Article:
Dodgers get a cut-rate deal on pitcher Wolf

Times Staff Writer

Southland product Randy Wolf, a left-handed starting pitcher who had major elbow surgery 17 months ago, has agreed to sign with the Dodgers for less money and security than other teams offered because he wants to return to L.A., baseball sources said Monday.

Wolf, who played at Pepperdine and Woodland Hills El Camino Real High, accepted a one-year deal for $7.5 million with a vesting option for another year based on 180 innings pitched. There is also a club option in the event Wolf doesn’t pitch enough innings to trigger the vesting option.

General Manager Ned Colletti wanted to finish negotiations with Wolf before a large contingent of Dodgers front office officials departs Thursday for the Dominican Republic. Wolf and new center fielder Juan Pierre are scheduled to be introduced at a news conference Wednesday at Dodger Stadium.

Colletti met with Wolf about a week ago and was impressed by his desire to play for the Dodgers. Wolf also talked to Nomar Garciaparra, who grew up in Southern California and recently signed a two-year contract to remain with the Dodgers. Both players are represented by agent Arn Tellem.


Wolf, 30, was 69-60 with a 4.21 earned-run average in eight seasons with the Philadelphia Phillies, who made him a second-round draft pick in 1997. He was 4-0 with a 5.56 ERA in 56 2/3 innings last season after coming off the disabled list July 31, helping the Phillies contend for the National League wild-card berth.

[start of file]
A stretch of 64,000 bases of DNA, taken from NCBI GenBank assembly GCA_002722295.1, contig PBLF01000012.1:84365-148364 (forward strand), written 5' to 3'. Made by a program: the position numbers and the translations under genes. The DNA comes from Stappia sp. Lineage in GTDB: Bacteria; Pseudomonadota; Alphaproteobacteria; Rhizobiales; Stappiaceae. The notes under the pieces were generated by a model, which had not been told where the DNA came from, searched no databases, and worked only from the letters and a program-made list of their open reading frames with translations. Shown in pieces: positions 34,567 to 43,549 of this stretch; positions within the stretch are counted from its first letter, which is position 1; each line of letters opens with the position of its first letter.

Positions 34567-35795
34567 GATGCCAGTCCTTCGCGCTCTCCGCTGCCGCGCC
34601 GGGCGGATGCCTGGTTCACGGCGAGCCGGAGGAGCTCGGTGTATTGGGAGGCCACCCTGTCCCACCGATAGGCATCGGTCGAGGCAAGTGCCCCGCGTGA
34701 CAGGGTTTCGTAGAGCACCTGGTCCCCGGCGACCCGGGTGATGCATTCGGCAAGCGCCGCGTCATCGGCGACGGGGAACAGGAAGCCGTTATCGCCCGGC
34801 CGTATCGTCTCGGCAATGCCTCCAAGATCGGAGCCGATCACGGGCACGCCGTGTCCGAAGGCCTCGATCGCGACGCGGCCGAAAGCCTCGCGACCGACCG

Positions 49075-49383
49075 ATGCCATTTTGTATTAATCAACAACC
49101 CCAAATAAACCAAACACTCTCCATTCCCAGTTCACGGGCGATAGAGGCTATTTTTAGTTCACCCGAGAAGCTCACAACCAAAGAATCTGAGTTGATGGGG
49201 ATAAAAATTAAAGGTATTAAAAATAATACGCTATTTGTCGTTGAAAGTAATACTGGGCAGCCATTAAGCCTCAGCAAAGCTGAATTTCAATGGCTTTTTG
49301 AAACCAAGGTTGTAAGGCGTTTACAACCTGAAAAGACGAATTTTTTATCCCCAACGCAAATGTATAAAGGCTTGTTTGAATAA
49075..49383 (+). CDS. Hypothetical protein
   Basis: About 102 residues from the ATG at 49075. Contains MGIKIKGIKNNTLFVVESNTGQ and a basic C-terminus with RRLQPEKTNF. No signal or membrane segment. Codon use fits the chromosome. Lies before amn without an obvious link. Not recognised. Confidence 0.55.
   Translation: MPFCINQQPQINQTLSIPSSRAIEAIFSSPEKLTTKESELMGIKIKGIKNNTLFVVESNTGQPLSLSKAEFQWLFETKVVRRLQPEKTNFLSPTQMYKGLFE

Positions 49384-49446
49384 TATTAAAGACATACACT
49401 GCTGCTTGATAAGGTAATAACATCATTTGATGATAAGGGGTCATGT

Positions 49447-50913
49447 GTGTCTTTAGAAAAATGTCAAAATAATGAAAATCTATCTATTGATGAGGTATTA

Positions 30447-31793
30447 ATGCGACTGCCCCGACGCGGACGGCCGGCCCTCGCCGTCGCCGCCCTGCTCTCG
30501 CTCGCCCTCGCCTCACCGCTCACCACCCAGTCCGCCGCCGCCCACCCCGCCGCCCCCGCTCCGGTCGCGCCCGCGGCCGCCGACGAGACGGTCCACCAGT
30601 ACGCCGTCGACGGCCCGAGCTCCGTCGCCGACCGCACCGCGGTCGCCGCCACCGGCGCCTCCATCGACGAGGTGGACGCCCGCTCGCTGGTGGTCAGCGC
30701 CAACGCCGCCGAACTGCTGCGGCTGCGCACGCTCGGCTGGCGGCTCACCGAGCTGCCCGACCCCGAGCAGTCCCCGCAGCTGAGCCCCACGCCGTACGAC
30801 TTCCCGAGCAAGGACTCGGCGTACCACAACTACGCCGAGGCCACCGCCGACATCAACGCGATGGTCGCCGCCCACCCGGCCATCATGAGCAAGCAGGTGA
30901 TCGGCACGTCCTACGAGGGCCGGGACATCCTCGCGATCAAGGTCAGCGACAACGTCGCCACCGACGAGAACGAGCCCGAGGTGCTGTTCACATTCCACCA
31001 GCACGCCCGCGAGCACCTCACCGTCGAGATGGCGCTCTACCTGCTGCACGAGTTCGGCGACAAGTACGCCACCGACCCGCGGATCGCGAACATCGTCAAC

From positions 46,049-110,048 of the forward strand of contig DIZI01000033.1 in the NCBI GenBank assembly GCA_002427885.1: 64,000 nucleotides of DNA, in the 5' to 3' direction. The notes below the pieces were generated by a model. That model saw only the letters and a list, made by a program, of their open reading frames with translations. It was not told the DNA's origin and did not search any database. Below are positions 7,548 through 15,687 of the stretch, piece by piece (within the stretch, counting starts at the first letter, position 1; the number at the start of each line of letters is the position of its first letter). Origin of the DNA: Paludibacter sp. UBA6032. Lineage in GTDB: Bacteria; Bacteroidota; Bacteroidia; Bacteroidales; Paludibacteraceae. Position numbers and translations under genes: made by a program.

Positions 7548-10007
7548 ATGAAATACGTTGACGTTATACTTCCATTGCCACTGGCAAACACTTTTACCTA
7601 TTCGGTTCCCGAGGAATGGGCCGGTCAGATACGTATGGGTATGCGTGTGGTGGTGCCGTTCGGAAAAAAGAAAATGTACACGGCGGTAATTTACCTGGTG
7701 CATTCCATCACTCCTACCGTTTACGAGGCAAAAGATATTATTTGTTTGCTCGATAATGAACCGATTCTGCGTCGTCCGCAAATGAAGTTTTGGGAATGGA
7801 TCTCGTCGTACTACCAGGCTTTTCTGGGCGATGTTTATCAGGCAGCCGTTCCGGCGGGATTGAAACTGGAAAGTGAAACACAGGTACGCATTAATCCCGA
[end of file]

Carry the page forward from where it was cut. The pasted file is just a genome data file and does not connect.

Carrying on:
He had ligament replacement surgery on July 1, 2005, and took a year to recover. Scouting reports indicate Wolf regained his velocity and the snap on his curveball during his 12 starts in August and September this year. He lacked command, but scouts attributed that to his long layoff.

Wolf was one of the National League’s top left-handers from 2000 to 2003, posting 48 victories and logging at least 200 innings three times. He began to experience elbow pain in 2004 and pitched 136 2/3 innings. He made 13 starts in 2005 before having surgery.

A source close to the negotiations said the Chicago Cubs and St. Louis Cardinals made offers to sign Wolf for three years, with the deals ranging from $21 million to $24 million. The Arizona Diamondbacks had a similar offer on the table before they acquired left-hander Doug Davis from the Milwaukee Brewers, and the Phillies chased Wolf until signing Adam Eaton to a three-year deal Monday.

But Wolf took a shorter deal to join the Dodgers, the team he rooted for while growing up in Canoga Park and playing in West Hills Pony League. He is coming off a four-year, $22-million deal that was heavily back-loaded -- he made $9 million in 2006.

Wolf was an All-American at Pepperdine, where he also batted cleanup as a designated hitter when he wasn’t pitching. His best offensive season with the Phillies was in 2004; he hit .267 with three home runs.

The Dodgers drafted Wolf out of El Camino Real in 1994 but he chose to attend Pepperdine. He pitched at Dodger Stadium in the 1993 and 1994 City Section championship games, joining Bret Saberhagen as the only pitchers to win a City title and a major league game at Dodger Stadium.

Wolf joins right-handers Derek Lowe, Brad Penny and Chad Billingsley in the Dodgers rotation, leaving Hong-Chi Kuo, Mark Hendrickson and Brett Tomko to battle for the fifth spot. However, the Dodgers are expected to pursue another veteran starter during the upcoming winter meetings, with Greg Maddux and Jason Schmidt at the top of the list.


The Dodgers also are pursuing a power hitter, most likely through a trade. They have had discussions with the Boston Red Sox regarding left fielder Manny Ramirez, but the asking price has been too high. According to a source, the Red Sox want three players, including budding slugger Matt Kemp, the top outfield prospect in the organization.